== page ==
I know why Abram and my father keep Sangster on. “They think the threat of being maimed will make the brothers more aware of their actions and careful to avoid mistakes.”
“Sangster crippled Potinger while carrying out his atonement last month.” I’m sure Jamie knows firsthand the damage that enforcer can cause since he was the one to initially treat him. “I had to send him to a therapist but it isn’t helping. I think it’s permanent nerve damage.”
“It’s a damn shame. Potinger will be useless if he never walks right again.” Leith quickly turns to look at me. “You know I didn’t mean that the way it sounded.”
“Of course not.” I shrug it off. I don’t want this conversation to turn into one about my injury so I steer it back toward Hewie. “I think he’ll go easier this time since he knows the elders are watching.”
“I hope so—for Hewie’s sake,” Jamie says.
“Geneen came in last night with McLain,” Leith informs me. “You gonna do something about that?”
They know I don’t give two shits about Geneen but they find it disrespectful for her to come into the bar with another brother. We had a few fucks over a couple of weeks. He’s welcome to my leftovers. “She’ll tire of this game once she realizes I don’t care.”
Leith waves his hand toward the back of the club where the barmaids pick up drinks. “Lorna’s working late tonight. You should take her into the storage room if Geneen comes back. That would show her you’re not concerned with her anymore.”
I stopped tasting Lorna’s nectar years ago. Since then, she’s been passed around by almost every brother in this place, so I have no interest in ever having her again. I prefer a woman who hasn’t had every dick in the room inside her.
I admit it. I’m a selfish bastard. Even if I’m not interested in a woman for the purpose of a relationship, I don’t want any of the brothers to have had her before me. What she does afterward is not my concern. “I’m looking for something a little fresher.”
“Leith has something fresh—an American lass.” Jamie laughs. “She definitely hasn’t been touched by any of the brothers.”
Leith slams his hand on the table. “No one puts a finger on her. If anyone gets a piece of that fit arse, it’s going to be me.”
“Good Lord, Leith! An American?” This isn’t good. Dad and Abram won’t be pleased. “You can be such a dobber sometimes.”
Leith knows he’s to only hire local girls within our circle. Taking in a stranger we know nothing about is a foolish move since members of the brotherhood frequent this bar. “I can’t believe you’ve brought in an outsider. The elders won’t approve.”
“Don’t worry. The lass is in Edinburgh on a temporary basis. Her employment won’t be long-standing.” And her life may not be either, thanks to him.
“You have to get rid of her,” I argue.
“She can be very persuasive.”
“Persuasive, as in she had sex with you?”
“Did she promise you sex?”
Damn fool. “Tell me you were steamin’ when you hired her.”
“She needed some quick cash. I can pay her under the table and she’ll move on in a few weeks. No worries.”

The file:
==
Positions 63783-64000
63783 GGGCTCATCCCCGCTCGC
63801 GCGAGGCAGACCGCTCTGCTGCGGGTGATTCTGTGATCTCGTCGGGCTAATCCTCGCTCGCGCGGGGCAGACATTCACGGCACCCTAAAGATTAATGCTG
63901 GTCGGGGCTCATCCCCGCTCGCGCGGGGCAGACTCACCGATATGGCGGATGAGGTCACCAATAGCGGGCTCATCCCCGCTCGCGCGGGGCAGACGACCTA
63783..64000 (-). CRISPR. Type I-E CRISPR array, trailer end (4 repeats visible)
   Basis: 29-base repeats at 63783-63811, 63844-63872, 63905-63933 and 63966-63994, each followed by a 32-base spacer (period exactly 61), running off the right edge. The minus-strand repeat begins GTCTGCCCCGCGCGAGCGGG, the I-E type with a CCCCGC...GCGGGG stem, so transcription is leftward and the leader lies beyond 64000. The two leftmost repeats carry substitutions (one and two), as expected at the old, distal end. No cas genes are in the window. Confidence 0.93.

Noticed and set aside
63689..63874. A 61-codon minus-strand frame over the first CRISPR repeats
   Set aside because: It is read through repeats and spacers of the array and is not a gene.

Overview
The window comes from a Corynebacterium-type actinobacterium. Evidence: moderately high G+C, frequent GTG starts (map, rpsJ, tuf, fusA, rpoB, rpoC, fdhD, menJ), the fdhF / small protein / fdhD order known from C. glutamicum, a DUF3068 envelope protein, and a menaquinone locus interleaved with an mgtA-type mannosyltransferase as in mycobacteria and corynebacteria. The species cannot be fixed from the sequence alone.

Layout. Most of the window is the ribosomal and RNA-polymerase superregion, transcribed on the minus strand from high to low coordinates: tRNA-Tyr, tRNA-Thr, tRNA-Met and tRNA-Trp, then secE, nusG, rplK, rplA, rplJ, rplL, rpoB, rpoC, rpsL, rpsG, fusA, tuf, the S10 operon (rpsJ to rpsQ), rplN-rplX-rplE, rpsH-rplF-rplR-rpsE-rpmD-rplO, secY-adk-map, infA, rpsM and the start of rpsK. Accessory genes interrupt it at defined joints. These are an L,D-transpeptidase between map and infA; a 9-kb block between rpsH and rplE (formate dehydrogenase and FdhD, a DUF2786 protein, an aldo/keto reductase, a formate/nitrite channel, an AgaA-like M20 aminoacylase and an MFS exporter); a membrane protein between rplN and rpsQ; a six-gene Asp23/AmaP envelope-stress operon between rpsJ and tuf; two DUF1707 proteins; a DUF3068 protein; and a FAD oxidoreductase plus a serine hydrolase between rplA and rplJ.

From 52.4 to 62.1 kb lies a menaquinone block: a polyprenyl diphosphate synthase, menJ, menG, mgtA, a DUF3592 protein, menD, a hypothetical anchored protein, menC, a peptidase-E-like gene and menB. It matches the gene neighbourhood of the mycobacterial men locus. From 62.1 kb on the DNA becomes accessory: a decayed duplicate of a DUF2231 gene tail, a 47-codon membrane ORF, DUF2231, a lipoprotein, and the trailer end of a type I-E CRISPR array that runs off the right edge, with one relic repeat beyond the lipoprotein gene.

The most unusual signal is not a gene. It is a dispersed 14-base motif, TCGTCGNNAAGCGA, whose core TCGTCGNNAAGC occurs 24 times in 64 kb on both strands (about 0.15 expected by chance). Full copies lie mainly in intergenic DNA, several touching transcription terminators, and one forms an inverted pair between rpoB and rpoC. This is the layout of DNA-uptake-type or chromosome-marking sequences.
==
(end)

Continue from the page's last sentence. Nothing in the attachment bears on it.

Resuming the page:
No worries, my arse. “There’s a reason you only hire a lass with a connection to The Fellowship. This one could become a problem for the brotherhood. If that happens, she’ll be sleeping with the fish. You’ve done her no favor by employing her. She’s been placed in the middle of a dangerous situation and has no idea.”
“You’ll understand why he hired her when you see her sweet arse,” Jamie says.
“I don’t care how fit the American is.” Leith should know better than to think with his dick.
“There she is,” he says. I look over at the barmaid’s station and see her from behind. Her chestnut brown hair is pulled into a messy pile on top of her head. She’s wearing the typical Duncan uniform—a short plaid kilt and tight white blouse tied above her waist.
She spins around while holding a tray of whiskies over one shoulder and smiles at Leith. She doesn’t give me so much as a glance when she walks by to deliver drinks to the table behind us. “Good-looking, eh?”
She’s definitely bonny. I can’t debate that. �
��No woman is fit enough to put yourself on Dad’s and Abram’s shit lists.”
He looks at the American as she bends over to pick up a napkin that blew off her serving tray. “I don’t know about that, buddy. Her bum is nice.”
I watch her skirt ride almost up to the cheeks of her arse and then back down again when she stands. “She’s easy on the eyes, mate. I won’t argue that point but I can say with confidence that you’ve made a problem for yourself with the elders.”
“If I get between those legs, it’ll be worth the fallout with Thane and Abram.”
“Whatever.” Leith can’t be trusted to make the wisest decisions when it comes to The Fellowship. It’s a good thing he’s in charge of this bar and not within the inner circle where the big decisions are made. I’m certain Dad and Abram wouldn’t put up with his bullshit.
The American lass passes by our table on the way back to her pouring station. Leith reaches out to catch her around the waist. “Come here. I want you to meet my other best mate.” He snakes his arm around her and grasps her hip, pulling her close. He’s being a wanker. “Meet the infamous Sinclair Breckenridge.”
“The infamous, huh?” She smiles and holds out her hand. “Hi. Bleu MacAllister.”
Bleu MacAllister. I repeat her name in my head five times as I look at her face so she’ll be etched in my memory. It’s probably unnecessary. I highly doubt I could forget her unusual name or bonny face. “It’s a pleasure, Miss MacAllister. May I ask what brings you to Edinburgh?”
“My Aunt Edy, who was really my grandmother’s best friend, fell ill. Cancer. I was quite fond of her. She was like family so I came over to care for her during her last days.”